Donald Trump Finally Attacks Christine Blasey Ford On Twitter, Doubts Her Brett Kavanaugh Rape Attempt Claim

After days of holding back, Donald Trump finally went directly after Christine Blasey Ford, who has accused Brett Kavanaugh of attempted rape, on his Twitter account.

Donald Trump, Brett Kavanaugh, 2016 presidential election, United States Supreme Court, Twitter

After days of holding back, Donald Trump finally went directly after Christine Blasey Ford, who has accused Brett Kavanaugh of attempted rape, on his Twitter account.

After days of holding back and, as The New Republic reported, being praised by his supporters and the media for his “restraint” in not attacking Christine Blasey Ford in public, Donald Trump broke that silence and attacked the California psychologist — who has accused Supreme Court nominee Brett Kavanaugh of attempted rape — on his Twitter account.

Trump himself has been accused of sexual assault or harassment by at least 19 different women, as The Atlantic Monthly has recounted.

The Inquisitr reported last weekend that Trump planned to “go after” Blasey Ford. Trump’s Friday morning Twitter statement echoed comments he made on Thursday night in a Fox News interview with the network’s popular evening personality Sean Hannity, in which Trump wondered aloud why Ford — who says that Kavanaugh attacked her at a party in suburban Maryland in the early 1980s — did not “call the FBI” to report the assault at that time.

The FBI does not normally investigate allegations of rape or sexual assault, which are state-level crimes, not federal crimes. As The Washington Post noted, however, because Kavanaugh is a Supreme Court nominee, the FBI has the authority to investigate him and his activities as part of a background check.

However, when the alleged rape attempt would have occurred, Kavanaugh would have been 17-years-old, and Blasey Ford then just 15, long before he became Trump’s Supreme Court pick.

Supreme Court nominee Judge Brett Kavanaugh (r). Win McNamee / Getty Images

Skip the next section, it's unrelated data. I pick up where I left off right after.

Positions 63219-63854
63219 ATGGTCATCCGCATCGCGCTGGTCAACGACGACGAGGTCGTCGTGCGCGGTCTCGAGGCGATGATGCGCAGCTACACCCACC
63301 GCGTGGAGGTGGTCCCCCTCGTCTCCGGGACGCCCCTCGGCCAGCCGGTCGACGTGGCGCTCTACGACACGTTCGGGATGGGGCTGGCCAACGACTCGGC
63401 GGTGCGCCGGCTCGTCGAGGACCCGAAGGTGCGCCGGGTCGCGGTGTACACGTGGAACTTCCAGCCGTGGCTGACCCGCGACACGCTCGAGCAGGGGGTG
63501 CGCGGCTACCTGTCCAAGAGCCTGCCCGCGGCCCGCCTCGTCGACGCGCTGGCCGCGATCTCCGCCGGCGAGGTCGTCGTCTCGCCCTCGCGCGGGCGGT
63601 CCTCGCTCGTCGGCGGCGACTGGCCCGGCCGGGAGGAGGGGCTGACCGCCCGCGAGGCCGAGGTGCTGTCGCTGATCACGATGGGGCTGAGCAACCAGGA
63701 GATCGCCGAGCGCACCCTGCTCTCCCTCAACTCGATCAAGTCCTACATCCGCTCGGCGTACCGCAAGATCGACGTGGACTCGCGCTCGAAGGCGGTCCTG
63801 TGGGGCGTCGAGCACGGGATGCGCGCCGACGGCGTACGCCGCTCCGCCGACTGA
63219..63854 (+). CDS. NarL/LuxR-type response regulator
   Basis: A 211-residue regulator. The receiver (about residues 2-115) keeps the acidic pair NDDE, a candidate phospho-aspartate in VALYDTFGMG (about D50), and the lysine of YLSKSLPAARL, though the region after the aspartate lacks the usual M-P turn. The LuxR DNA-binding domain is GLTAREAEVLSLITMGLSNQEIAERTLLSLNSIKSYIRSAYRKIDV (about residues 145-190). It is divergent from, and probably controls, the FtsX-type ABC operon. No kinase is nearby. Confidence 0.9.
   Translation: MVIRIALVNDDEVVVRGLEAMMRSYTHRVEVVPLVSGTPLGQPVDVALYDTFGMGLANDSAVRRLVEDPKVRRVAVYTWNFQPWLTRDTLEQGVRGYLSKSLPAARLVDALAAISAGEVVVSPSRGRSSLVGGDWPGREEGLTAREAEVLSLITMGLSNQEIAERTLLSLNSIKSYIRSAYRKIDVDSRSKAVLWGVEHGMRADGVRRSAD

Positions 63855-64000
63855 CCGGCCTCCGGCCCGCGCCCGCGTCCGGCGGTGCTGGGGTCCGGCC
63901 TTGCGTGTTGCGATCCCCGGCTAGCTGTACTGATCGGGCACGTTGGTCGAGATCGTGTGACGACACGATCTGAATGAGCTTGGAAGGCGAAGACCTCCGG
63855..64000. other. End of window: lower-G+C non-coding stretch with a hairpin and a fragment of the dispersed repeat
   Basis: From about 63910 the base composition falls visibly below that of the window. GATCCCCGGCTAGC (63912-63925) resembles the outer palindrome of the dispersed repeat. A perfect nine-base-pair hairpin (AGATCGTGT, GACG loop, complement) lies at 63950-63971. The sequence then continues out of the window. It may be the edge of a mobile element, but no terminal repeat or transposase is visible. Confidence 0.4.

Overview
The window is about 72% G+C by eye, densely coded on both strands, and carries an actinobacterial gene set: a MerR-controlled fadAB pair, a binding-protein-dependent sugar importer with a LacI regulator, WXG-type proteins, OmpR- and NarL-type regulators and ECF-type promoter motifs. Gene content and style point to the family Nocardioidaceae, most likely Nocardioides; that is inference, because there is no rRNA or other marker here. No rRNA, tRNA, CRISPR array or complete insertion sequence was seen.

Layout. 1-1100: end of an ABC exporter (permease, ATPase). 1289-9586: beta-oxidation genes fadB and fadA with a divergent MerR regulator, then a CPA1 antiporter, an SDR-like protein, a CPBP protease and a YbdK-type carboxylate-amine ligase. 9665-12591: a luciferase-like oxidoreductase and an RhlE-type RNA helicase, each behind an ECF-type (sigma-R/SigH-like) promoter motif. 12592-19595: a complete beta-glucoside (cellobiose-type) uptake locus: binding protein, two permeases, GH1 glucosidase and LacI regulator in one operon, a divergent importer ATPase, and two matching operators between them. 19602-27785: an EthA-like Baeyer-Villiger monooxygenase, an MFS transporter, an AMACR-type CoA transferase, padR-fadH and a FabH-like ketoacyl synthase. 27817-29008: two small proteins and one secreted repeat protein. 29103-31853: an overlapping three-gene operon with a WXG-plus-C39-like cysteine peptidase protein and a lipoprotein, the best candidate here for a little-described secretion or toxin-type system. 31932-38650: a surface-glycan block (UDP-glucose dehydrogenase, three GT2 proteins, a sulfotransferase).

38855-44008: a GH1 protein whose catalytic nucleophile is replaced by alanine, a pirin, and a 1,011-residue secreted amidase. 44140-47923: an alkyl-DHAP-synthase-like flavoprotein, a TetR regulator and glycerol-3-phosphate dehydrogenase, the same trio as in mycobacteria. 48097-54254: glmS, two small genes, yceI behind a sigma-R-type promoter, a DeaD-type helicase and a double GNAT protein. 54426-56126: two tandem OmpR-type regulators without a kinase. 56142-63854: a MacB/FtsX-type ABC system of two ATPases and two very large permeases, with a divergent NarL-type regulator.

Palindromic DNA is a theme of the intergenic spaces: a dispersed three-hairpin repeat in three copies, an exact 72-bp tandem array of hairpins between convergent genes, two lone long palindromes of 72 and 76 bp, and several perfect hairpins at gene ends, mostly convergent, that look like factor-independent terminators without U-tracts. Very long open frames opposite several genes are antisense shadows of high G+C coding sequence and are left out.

On Friday morning, on his Twitter feed, Trump again expressed skepticism over Blasey Ford’s account of the attempted rape, wondering whether the attack “was as bad as she says.”

“I have no doubt that, if the attack on Dr. Ford was as bad as she says, charges would have been immediately filed with local Law Enforcement Authorities by either her or her loving parents,” Trump wrote. “I ask that she bring those filings forward so that we can learn date, time, and place!”

According to statistics compiled by the National Crime Victimization Survey and reported by the Rape, Abuse and Incest National Network, from 2008 to 2012 only about 40 percent of rapes — well under half — were reported to the police. Reasons why rape and rape attempts go unreported by the victims include, according to a report by Psychology Today magazine, fear of the consequences from reporting sexual crimes, shame on the part of the victim, feelings of helplessness, a sense of denial — the victim may tell herself that attack “wasn’t a big deal” — and lack of knowledge as to how to best report sexual assaults.

Notably, however, Trump in his Twitter message, did not deny that the attack took place — only questioning the severity of the attack.

Trump also defended Kavanaugh in a separate Twitter post, appearing to claim that Blasey Ford’s rape allegations are part of a “radical left” conspiracy against him.

“Judge Brett Kavanaugh is a fine man, with an impeccable reputation, who is under assault by radical left wing politicians who don’t want to know the answers, they just want to destroy and delay. Facts don’t matter. I go through this with them every single day in D.C.”